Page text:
After the World Amateur Go Championship ended, Ranka asked about half the players and two directors of the International Go Federation for their last thoughts about the tournament and their results.
Naisan Chan (Hong Kong, 4th place): I was disappointed because I hoped to finish second but instead I finished fourth, worse than last year. It is good to have the tournament in a new city every year because you can learn new things.
Ondrej Silt (Czechia, 5th place): It was a good tournament, well organized, and in a good hotel, although not in a good location. If anything was missing, it was a room where the players could socialize. We did have a room in which to play go after hours, but there was no beer available. Finishing fifth was not bad, because I got six wins. Five wins would have been a bad result. My last-round game? Song was super-solid from beginning to end. I had no chance.
Pal Balogh (Hungary, 7th place): Personally, this tournament was a disaster. I did not play my best. Losing to Aguilar was particularly unsatisfying. I was happy to meet the player from DPR Korea, but I played very badly; I didn’t show him my best game. As for finishing seventh, it was the highest place for any Hungarian player so far, so at least I can say that I did not come here for nothing, but I don’t take it too seriously. The tournament is a festival.
Yongfei Ge (Canada, 10th place): I think I could have done better. I had no chance against the player from the player from DPR Korea, but I think I could have won my games against the players from the Republic of Korea and Hong Kong. In both of those games I got off to a good start, then lost in the endgame. But I like to play strong opponents, so I’m not unhappy, and I think the draw was fair.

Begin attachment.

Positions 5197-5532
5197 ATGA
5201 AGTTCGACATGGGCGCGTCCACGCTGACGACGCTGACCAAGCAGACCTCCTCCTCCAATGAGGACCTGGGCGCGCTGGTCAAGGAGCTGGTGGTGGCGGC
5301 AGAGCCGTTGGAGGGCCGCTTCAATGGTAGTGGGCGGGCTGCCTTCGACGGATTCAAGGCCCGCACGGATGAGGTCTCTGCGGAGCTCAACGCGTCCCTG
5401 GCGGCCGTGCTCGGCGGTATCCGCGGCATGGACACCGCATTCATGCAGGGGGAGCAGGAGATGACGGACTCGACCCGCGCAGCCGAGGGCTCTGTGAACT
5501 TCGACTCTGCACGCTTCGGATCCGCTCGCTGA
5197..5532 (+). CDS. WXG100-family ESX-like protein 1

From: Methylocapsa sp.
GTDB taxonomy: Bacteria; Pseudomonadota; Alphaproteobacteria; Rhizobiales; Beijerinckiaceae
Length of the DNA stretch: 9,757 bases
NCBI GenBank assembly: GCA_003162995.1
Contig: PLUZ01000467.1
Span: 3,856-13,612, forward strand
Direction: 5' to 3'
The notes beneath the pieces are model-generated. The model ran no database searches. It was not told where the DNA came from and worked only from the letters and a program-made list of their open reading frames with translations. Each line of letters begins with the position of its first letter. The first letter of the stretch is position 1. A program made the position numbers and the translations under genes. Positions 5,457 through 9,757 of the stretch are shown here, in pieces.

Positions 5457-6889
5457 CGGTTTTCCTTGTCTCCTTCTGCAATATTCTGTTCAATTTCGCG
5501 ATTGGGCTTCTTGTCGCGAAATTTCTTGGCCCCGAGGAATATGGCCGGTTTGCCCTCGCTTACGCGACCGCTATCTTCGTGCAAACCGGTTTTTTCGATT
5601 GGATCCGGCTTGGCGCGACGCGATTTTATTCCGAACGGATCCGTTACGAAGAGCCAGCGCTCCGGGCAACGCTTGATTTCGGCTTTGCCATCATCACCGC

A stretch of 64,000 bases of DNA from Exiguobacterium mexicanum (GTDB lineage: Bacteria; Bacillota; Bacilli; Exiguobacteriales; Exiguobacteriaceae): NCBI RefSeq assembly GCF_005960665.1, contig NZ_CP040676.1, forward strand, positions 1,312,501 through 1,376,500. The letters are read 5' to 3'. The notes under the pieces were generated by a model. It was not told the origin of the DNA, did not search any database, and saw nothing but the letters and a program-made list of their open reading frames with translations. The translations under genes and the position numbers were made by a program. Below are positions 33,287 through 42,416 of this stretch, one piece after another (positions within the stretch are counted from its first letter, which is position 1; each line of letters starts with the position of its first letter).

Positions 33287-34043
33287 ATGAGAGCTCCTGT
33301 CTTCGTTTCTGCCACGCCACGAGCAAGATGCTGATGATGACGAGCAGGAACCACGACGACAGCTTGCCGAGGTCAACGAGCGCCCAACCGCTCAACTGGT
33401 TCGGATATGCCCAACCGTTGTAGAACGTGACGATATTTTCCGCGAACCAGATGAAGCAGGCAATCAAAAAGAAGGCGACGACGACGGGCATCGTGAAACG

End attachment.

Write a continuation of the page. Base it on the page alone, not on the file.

Thomas Hsiang (USA, 12th place, IGF Director): It was very good. We had high hopes, and China made it everything we hoped for and then some. The pairing system was very dynamic, better than the system used before. If there had been ten rounds it would have been perfect; then there would have been no accidents. I also liked the tie-breaking system. Of course I’m not satisfied with my own results, but what was absolutely great was the emerging new IGF structure, and the plans of the new IGF president for the future.
Alexei Lazarev (Russia, tied for 13th place): It was a very nice tournament, even better than the one in Beijing. I really like the city of Hangzhou. My tournament results? They were not so good, but not so bad. I can be satisfied.
Leszek Soldan (Poland, tied for 13th place): I did more or less as well as I expected. Long ago, I would have been dissatisfied with this result. Now it’s OK. But I think I could have done better. I was jet-lagged and sleepy. Still, I’m happy about all my games except that disaster against the Japanese player in the last round. I played that game in a dream, like a zombie, half-dead and half-alive.
Bernhard Scheid (Austria, tied for 16th place): It was interesting to hold the tournament in a different city this year. The organization was good and the organizers were very generous. This was one of the best experiences I have ever had. The pairings were dubious, however, and I would have appreciated more commentaries on the games. I know I am nothing to write home about as a go player, but I would still like to be taken seriously as a go player.
Christoph Gerlach (Germany, tied for 18th place): The hotel was perfect and I have no complaints about the organization, but the playing conditions could have been improved: the pairing system, the chairs, and the clocks. When several clocks were reading out byo yomi at once, it was difficult to tell which clock was yours. I didn’t come here to win the tournament, so I can’t complain about my results, but I would have been more satisfied if I had met more players my own strength. There were only three games that were matched evenly enough that either player could have won. There were many players in the tournament with ranks similar to mine, so I expected to get five such games.